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Train for the Siege of Boston, 1775
Siege train arriving before Adrianople, Nov. 3, 1912

In military contexts, a train is the logistical transport elements accompanying a military force. Often called a supply train or baggage train, it has the job of providing materiel for their associated combat forces when in the field. When focused on provision of artillery and ammunition it may be termed an artillery train; for sieges, requiring siege engines in addition, the required transport was called a siege train. These military terms predate, and do not imply a railway train, though railways are often employed for modern logistics, and can include armoured trains.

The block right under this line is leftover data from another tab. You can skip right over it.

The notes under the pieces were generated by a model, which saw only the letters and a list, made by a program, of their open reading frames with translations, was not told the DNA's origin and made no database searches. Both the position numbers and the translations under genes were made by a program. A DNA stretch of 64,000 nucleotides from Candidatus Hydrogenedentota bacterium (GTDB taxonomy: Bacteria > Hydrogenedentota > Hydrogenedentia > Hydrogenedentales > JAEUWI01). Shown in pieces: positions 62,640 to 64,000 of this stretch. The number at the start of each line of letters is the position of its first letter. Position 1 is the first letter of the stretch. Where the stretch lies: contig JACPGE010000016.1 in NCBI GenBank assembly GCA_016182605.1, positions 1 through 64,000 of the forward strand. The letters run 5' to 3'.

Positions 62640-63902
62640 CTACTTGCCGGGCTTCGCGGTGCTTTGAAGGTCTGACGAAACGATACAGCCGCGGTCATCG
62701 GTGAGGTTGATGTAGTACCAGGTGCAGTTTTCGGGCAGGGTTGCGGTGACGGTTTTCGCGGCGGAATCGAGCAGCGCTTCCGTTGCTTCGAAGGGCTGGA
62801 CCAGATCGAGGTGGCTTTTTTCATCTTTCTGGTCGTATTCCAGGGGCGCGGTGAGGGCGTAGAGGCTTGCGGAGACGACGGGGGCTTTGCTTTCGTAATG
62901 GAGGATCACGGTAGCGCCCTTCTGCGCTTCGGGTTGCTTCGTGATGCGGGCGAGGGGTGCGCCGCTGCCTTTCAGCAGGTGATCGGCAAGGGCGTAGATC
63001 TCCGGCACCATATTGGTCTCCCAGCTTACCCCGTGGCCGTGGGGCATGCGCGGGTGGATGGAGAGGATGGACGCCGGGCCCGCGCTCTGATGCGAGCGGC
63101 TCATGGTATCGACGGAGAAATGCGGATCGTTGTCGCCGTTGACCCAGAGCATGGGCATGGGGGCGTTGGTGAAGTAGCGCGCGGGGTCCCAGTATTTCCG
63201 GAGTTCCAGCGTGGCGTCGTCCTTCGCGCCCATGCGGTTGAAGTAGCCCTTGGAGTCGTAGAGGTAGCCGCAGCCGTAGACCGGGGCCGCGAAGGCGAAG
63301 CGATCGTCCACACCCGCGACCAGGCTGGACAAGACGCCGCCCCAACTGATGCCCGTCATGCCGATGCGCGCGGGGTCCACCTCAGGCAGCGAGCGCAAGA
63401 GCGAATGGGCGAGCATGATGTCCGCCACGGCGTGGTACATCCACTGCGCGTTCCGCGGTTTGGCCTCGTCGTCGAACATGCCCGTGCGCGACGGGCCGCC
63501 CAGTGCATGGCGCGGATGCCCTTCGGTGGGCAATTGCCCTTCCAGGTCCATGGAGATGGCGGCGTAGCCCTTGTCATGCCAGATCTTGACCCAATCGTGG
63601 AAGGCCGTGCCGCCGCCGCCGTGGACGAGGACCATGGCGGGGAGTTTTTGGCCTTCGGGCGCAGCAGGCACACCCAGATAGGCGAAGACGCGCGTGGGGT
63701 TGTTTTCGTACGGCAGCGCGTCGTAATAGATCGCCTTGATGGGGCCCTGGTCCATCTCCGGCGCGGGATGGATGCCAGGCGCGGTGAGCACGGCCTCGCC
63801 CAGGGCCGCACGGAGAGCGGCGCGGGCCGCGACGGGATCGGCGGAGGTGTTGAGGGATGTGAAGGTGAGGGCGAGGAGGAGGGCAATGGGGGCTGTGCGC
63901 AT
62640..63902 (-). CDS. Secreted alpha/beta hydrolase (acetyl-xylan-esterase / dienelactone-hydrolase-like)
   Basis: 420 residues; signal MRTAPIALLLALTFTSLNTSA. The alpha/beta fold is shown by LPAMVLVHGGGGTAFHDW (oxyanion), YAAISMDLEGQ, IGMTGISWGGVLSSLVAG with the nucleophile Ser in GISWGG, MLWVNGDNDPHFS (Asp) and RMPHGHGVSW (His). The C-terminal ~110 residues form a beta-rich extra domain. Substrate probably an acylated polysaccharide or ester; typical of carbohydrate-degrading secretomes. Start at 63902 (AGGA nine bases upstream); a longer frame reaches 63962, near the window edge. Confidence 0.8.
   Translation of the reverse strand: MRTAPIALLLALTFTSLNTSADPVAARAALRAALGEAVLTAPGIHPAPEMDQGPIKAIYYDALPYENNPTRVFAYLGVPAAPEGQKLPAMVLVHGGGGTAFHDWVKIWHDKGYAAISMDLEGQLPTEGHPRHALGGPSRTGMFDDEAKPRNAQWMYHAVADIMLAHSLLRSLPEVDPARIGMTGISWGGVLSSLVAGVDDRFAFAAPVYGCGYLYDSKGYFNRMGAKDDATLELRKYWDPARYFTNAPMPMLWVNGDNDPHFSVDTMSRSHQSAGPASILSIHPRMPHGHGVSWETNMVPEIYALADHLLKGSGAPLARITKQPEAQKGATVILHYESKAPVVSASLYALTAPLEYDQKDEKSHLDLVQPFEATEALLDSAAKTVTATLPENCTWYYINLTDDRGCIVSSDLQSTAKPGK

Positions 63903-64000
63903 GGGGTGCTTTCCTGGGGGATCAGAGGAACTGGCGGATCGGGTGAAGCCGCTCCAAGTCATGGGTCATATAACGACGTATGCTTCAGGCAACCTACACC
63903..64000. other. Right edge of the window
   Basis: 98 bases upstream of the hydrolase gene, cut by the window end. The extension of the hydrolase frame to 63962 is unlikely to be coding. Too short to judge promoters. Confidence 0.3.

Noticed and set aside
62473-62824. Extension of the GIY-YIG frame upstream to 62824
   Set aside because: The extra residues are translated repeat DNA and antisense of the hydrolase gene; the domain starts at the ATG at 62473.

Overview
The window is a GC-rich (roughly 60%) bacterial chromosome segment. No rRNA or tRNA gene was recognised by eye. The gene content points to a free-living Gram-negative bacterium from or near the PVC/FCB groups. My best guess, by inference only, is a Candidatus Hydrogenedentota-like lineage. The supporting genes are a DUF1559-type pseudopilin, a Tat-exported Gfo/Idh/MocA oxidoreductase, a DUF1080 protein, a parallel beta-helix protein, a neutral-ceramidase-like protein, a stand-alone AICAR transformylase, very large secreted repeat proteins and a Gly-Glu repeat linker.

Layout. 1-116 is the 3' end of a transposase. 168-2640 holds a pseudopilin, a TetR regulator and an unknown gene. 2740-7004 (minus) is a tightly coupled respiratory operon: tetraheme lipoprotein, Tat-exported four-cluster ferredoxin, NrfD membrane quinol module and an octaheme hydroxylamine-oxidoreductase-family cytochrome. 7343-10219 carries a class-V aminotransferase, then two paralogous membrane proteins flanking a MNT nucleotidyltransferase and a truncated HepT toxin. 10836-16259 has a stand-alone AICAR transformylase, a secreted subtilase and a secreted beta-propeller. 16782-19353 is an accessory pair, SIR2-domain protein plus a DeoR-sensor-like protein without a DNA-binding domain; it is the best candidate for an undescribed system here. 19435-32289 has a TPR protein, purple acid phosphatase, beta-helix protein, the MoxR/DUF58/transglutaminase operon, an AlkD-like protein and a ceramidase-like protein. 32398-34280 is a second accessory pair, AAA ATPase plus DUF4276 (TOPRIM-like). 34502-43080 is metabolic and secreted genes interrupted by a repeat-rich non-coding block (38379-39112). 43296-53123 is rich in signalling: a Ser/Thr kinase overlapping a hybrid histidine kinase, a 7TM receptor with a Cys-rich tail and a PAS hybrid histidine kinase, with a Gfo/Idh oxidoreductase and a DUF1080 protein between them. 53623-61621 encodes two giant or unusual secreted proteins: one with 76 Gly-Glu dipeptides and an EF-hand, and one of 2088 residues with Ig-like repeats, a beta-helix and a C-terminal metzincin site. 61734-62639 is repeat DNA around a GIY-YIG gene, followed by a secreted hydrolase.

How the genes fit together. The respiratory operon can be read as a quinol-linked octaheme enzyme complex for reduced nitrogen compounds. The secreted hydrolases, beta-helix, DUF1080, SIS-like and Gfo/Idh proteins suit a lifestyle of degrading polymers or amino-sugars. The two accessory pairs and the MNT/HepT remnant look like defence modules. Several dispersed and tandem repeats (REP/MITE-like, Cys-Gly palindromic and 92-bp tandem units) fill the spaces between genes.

For armies, this historically usually referred to forces employing wagons, horses, mules, oxen, camels, or even elephants. These can still be useful where difficult weather or topography limit use of railways, trucks, sealift, or airlift.

The United States Department of Defense Dictionary of Military and Associated Terms defined the term "train" as:

A service force or group of service elements that provides logistic support, e.g., an organization of naval auxiliary ships or merchant ships or merchant ships attached to a fleet for this purpose; similarly, the vehicles and operating personnel that furnish supply, evacuation, and maintenance services to a land unit.[1]

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ReferencesEdit

  1. ^ US DOD (1987). The Military Dictionary. DIANE Publishing. p. 376. ISBN 0941375102.